The perils of no-tolerance sex law
State and federal governments are going all-out to catch pedophiles and purveyors of child pornography and to keep them away from children. Already those found guilty of child-sex and child pornography offences are banned from sensitive professions such as teaching and child care.
Last week the principal of Orbost Secondary wrote to the The Age to protest against the mandatory disqualification from teaching of an "outstanding" teacher at his school because a criminal record check had disclosed a child-sex offence – 10 years before, as a 20-year-old, the teacher had had a consensual sexual relationship with a 15-year-old. Notwithstanding that the teacher had the "unanimous" support of other teachers at the school, his teaching career was over, with no effective right of appeal. Now the Government is proposing to extend this regime of mandatory disqualification for sex offences to the entire community.
The Victorian Government's proposed Working with Children legislation – released as a discussion draft – provides that people found guilty of sex offences (not just against children) be banned for life from working with children, either professionally or as a volunteer. The ban would be mandatory, which means that the only effective right of appeal would be to show that a criminal history check was somehow inaccurate. Offences of violence against children could also result in disqualification.
Anyone who works with or volunteers regularly with children – youth workers, Auskick coaches, youth group leaders, junior soccer managers – would need to undergo a criminal history check and assessment by the Justice Department, which would charge a fee for the check. The assessment would have to be made every five years.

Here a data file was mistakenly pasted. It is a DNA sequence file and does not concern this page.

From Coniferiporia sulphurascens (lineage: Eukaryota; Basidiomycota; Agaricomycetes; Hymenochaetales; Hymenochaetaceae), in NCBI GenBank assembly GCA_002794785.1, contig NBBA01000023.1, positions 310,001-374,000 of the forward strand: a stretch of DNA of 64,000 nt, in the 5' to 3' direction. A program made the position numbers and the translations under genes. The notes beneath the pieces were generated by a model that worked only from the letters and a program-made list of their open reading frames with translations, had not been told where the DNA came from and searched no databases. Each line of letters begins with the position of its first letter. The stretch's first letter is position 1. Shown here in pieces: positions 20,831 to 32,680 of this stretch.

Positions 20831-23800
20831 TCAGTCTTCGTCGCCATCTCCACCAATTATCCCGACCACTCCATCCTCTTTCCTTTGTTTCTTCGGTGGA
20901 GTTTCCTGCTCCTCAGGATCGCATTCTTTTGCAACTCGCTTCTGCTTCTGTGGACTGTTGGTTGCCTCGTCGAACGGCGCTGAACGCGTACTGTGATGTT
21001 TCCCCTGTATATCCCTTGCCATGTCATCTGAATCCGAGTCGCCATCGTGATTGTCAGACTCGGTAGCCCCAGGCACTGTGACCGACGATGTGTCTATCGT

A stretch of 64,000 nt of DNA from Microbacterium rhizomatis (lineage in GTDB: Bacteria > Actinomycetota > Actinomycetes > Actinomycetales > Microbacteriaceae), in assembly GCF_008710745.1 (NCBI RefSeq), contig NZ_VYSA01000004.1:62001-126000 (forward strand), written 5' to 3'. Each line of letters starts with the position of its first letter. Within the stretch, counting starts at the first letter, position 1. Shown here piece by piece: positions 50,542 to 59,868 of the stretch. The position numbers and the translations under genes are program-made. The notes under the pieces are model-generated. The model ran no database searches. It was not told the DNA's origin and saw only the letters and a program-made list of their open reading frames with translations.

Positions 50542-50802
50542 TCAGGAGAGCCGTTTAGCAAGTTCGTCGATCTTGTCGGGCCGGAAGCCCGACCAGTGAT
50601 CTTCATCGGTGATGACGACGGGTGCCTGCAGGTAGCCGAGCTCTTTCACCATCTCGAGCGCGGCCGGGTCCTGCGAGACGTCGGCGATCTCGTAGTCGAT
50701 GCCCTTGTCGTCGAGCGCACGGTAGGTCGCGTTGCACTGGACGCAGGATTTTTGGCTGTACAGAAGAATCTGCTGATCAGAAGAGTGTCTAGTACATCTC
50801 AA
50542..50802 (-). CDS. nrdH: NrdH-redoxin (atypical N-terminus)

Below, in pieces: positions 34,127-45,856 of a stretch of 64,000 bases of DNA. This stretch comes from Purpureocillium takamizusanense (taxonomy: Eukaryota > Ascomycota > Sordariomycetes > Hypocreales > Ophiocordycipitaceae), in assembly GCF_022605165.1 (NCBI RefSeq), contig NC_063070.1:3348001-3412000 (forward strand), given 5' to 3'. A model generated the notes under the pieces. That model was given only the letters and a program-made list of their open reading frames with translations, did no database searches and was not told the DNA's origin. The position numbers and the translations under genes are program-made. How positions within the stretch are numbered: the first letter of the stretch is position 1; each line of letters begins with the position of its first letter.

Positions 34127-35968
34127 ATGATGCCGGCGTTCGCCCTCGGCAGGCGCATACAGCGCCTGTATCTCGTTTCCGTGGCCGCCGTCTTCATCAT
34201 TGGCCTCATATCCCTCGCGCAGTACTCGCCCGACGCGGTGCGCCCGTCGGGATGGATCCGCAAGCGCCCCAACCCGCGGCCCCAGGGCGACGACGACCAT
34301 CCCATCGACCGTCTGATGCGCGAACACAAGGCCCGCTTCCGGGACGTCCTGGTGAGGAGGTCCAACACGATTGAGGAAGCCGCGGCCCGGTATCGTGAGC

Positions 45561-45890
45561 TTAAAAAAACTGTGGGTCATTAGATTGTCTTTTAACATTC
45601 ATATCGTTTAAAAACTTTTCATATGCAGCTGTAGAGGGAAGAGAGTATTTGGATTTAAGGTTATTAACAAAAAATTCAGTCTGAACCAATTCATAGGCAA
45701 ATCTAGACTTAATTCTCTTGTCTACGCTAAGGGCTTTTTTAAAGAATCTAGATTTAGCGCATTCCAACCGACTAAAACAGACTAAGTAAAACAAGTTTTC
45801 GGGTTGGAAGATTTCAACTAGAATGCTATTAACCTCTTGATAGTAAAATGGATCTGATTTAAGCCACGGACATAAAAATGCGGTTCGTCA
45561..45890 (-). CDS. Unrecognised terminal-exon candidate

On the face of it, this is a worthy initiative, but before the Government closes its eyes and utters those magic words, "zero tolerance", it needs to consider the consequences of what it is proposing.
It's a situation where the law cuts across the realities of teenage sexuality, with zero tolerance turning them into outcasts. This is because many teenagers, doing the things that teenagers have always done, are committing offences that could see them banned for life from ever working with children. The same criminal provisions used to charge pedophiles for sex with children – the "age of consent" provisions in the Crimes Act – are also used to charge teenagers engaging in consensual sexual activity.
If a 16-year-old has a consensual sexual encounter with someone more than two years younger, the 16-year-old can be charged with sexual penetration of a child under 16 ï¿½ the same provision used to prosecute pedophiles. Under the Crimes Act, sexual penetration is not confined to penile penetration, but also includes oral sex and digital penetration. Even if there has been no penetration, they can still be charged with committing an indecent act with a child.
Under the proposed check, that would mean a mandatory disqualification from ever working or volunteering with children.
Obviously most of these matters never get to court, but sometimes they do, usually in a situation where a parent, having discovered the encounter, complains to the police. Child pornography laws pose similar problems for young people.
It is not an offence for a 15-year-old to have sex with another 15-year-old. But under Victorian law, if one 15-year-old takes a pornographic picture of another 15-year-old with a mobile phone camera, they could be charged with producing child pornography.